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Cemetery Archives: Acton Cemetery
It's funny how much the weather influences my impression of cemeteries (or maybe it isn't). Last time I went to Acton, it was grey, and cold, and started raining torrentially as I was halfway round - and I thought it was a dull little place. Today it was a beautiful sunny spring day, and I really rather liked it.
Acton's never going to make any top ten cemeteries list. It's a neat, well-kept suburban cemetery, divided in two by the Tube line. Tree-planting is good and Ealing Council are obviously looking after it very well, it's just that there isn't a whole bunch to write home about here. There's a lovely pair of chapels joined by a porte cochere, but most of what's interesting at Acton is small detail on gravestones. The trumpet on the Reynolds grave is, as far as I know, unique: I'd love to know its symbolism. More easily explained are the waves and lifebuoy from which the cross rises on Albert Perry's grave: he died in the Lusitania disaster.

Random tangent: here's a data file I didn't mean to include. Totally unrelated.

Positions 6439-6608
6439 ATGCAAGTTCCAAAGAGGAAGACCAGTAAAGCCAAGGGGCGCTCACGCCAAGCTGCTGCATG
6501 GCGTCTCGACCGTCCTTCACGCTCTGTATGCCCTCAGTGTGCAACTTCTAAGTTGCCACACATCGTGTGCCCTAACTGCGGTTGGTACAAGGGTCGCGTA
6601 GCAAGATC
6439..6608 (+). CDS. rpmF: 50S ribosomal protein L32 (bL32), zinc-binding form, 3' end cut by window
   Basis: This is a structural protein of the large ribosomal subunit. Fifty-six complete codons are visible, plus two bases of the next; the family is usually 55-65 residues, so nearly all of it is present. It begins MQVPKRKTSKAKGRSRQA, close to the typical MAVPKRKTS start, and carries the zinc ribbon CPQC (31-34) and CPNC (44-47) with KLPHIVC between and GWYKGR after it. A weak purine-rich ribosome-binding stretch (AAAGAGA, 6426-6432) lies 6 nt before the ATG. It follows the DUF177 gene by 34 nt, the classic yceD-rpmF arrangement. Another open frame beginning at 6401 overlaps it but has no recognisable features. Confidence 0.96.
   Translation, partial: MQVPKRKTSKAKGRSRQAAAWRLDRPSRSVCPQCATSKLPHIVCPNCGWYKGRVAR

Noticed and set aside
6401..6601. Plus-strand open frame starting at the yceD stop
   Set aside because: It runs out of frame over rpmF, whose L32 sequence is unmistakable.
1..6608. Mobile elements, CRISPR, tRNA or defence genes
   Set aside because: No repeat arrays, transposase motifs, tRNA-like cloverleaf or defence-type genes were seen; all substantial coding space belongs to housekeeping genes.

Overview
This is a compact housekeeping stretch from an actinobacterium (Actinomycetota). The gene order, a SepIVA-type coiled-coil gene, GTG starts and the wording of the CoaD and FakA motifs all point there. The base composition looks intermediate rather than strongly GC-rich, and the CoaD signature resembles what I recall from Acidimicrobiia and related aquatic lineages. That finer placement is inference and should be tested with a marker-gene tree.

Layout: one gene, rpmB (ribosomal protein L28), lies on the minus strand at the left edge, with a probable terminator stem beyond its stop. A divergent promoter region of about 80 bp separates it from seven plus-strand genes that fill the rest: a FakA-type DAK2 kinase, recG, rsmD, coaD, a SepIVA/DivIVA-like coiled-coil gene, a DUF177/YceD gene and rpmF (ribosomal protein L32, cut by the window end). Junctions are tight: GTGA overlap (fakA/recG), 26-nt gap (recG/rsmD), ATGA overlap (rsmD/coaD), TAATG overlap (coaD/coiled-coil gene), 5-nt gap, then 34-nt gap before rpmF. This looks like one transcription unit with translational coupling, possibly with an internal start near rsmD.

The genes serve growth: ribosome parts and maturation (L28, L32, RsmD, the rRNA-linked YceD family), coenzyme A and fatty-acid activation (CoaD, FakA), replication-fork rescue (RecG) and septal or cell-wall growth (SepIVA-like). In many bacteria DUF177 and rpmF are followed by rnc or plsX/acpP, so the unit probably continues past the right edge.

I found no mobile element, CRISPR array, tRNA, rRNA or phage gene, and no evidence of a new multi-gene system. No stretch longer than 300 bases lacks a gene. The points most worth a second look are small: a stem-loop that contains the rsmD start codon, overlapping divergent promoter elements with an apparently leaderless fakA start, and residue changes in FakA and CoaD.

Acton is typical of so many suburban cemeteries: opened in 1895, it missed the great flowering of Victorian necropoleis and is, inevitably it seems, dull, flat and delineated by a railway line. But here and there, some quirkinesses catch the eye: Mr Reynold's trumpet, and Mr Perry''s cross emerging from a lifebelt (he drowned on the Lusitania).
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